Speed and Flexibility Will Shape the Future of Critical Infrastructure

Gary Niederpruem<br/>Vertiv.Gary Niederpruem
Vertiv.

Gary Niederpruem is Vice President, Global Marketing and Strategy for Vertiv.

We are fortunate to participate in an industry where there is a good blend of legacy assets operating in the same environment as new infrastructure.  Sometimes the merging of old and new creates conflicts, but most times it creates opportunities; and those companies that adapt by being focused on speed and flexibility will create the most opportunities for themselves and their customers.

Being several years into the cloud era of computing now, the pace of change is accelerating. The unrelenting growth in data driven by mobile devices, video streaming and IoT has greatly impacted the capacity needs of all data center segments. That has made speed and flexibility driving forces in infrastructure innovation.

In this post I want to dig a little deeper into two trends that have broad impact and are connected by a common strategy: using integration to achieve the speed and flexibility data center operators now require.

Today, organizations have multiple options in meeting their capacity demands. They can choose to locate resources on-premise, off-premise or access cloud services. Many are combining multiple approaches in a hybrid model, with capacity spread across on-premise, colocated, cloud and edge facilities. While availability is still the overriding consideration, speed has become almost as important. If you can’t meet the demand for capacity as it arises, you risk enabling competitors or missing opportunities for growth.

In that context, the two- to three-year development cycle for a new data center becomes difficult to justify. The traditional data center development process allows little parallel activity between discrete stages and is too dependent on time-consuming stick-build construction to erect the facility shell.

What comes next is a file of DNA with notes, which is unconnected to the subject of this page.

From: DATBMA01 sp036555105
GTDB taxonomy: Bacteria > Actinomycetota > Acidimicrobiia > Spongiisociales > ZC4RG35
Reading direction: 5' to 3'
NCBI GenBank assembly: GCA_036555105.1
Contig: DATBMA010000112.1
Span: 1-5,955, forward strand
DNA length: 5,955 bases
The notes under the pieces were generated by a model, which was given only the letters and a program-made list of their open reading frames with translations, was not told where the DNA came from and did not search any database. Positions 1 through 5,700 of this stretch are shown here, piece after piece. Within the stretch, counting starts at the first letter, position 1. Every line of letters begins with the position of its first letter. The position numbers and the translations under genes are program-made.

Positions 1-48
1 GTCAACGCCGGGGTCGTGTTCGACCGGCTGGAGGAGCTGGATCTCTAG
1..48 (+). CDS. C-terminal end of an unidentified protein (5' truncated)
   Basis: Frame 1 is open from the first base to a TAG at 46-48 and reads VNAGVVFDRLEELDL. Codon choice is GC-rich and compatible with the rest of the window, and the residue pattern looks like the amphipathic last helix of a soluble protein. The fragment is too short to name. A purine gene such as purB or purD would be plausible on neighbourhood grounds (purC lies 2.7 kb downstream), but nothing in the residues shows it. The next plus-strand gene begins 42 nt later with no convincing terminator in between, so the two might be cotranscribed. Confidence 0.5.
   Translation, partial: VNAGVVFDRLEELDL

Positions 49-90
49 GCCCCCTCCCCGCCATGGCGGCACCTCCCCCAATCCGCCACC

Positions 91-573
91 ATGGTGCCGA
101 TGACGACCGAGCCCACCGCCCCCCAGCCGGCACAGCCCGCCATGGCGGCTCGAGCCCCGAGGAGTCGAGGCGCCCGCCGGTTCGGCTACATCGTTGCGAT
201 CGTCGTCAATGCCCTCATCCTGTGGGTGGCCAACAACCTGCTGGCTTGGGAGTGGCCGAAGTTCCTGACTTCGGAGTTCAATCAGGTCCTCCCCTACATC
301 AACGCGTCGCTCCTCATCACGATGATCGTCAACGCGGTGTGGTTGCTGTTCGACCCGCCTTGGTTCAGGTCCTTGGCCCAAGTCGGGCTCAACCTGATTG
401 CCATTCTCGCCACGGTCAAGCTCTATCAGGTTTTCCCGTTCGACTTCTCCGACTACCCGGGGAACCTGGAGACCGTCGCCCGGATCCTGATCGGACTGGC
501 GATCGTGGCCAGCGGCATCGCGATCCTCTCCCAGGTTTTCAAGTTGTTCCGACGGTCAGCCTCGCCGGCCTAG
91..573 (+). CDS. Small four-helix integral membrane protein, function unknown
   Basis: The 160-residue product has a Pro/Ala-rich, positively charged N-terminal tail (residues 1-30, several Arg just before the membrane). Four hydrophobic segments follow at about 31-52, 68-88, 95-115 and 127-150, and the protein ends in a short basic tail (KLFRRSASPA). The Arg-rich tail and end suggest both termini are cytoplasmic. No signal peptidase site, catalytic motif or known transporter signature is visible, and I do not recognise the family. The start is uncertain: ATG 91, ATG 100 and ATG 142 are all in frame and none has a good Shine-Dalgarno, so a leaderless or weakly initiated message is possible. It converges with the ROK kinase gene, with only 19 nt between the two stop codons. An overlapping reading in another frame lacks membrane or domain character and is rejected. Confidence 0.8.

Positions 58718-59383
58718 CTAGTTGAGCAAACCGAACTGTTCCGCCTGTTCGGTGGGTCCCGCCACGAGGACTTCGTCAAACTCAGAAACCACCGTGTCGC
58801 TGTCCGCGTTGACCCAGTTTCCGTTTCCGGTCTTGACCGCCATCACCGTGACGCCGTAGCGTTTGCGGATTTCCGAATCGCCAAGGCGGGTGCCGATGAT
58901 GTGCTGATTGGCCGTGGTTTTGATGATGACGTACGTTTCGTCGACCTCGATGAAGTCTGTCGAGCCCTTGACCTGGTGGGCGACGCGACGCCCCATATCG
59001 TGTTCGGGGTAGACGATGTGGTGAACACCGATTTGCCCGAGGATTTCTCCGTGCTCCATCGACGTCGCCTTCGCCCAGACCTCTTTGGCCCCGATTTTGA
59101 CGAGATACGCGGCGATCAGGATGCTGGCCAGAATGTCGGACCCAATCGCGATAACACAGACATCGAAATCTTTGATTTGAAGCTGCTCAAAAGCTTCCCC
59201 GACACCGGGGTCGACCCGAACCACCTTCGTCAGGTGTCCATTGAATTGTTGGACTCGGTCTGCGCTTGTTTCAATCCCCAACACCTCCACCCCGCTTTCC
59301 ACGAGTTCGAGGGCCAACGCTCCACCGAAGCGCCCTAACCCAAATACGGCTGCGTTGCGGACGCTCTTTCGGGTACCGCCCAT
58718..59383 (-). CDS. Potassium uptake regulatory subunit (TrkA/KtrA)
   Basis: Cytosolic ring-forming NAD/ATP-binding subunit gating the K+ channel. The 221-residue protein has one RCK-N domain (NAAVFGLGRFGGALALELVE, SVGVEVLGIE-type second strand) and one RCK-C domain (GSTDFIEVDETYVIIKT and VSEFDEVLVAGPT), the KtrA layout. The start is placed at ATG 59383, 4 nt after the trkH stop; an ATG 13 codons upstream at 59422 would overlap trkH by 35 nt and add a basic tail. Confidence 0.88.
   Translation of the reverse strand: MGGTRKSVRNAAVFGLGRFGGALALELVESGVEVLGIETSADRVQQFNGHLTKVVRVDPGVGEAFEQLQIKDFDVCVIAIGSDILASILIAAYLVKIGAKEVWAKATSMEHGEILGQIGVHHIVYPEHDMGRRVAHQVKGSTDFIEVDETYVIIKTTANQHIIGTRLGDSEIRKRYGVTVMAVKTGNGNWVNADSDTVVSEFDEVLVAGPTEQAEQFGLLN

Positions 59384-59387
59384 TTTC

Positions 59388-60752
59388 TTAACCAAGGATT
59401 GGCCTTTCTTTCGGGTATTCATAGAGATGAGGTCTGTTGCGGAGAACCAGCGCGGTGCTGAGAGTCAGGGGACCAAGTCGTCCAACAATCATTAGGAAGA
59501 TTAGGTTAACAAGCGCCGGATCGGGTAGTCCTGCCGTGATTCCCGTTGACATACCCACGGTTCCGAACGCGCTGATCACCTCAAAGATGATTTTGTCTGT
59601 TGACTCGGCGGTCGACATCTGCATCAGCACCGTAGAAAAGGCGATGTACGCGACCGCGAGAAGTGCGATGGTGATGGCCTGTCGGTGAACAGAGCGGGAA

The industry has responded by re-engineering the traditional data center development process.

A more streamlined process has emerged in which entire facilities, including critical infrastructure, are designed as modules that can be prefabricated offsite and then shipped to the site for assembly and commissioning. This approach has cut development times by approximately 30 percent and resulted in tightly integrated, highly efficient data centers.

As more vendors develop the full suite of capabilities required to execute this approach — including critical infrastructure expertise, design and engineering and sophisticated project management — data center development times will shorten and the industry will become more agile in its ability to react to large shifts in demand.

A similar trend is occurring on the network edge. Distributed IT and the Industrial Internet of Things (IIoT) are pushing IT resources closer to users and industrial processes. While the data center remains core to delivering many applications and services, network closets and micro data centers are growing in number and importance.

Responding to these changes, organizations are turning to pre-configured micro data center solutions that support fast deployment, greater standardization and remote management across distributed locations. The range of pre-configured solutions now available, from fully integrated IT-ready racks and rows to containers, allows a pre-configured solution to be deployed for virtually any edge application.  Integration, standardization and modularity are becoming as important in distributed IT as they are in large data centers.

Infrastructure technologies and associated services continue to evolve to deliver the speed, flexibility and efficiency data center operators require today, whether they are developing a new hyperscale facility or moving IT resources closer to users and industrial processes. Integration, in processes and technology, is emerging as one of most significant trends shaping the infrastructure that will be deployed in 2017 and beyond.

Opinions expressed in the article above do not necessarily reflect the opinions of Data Center Knowledge and Penton.

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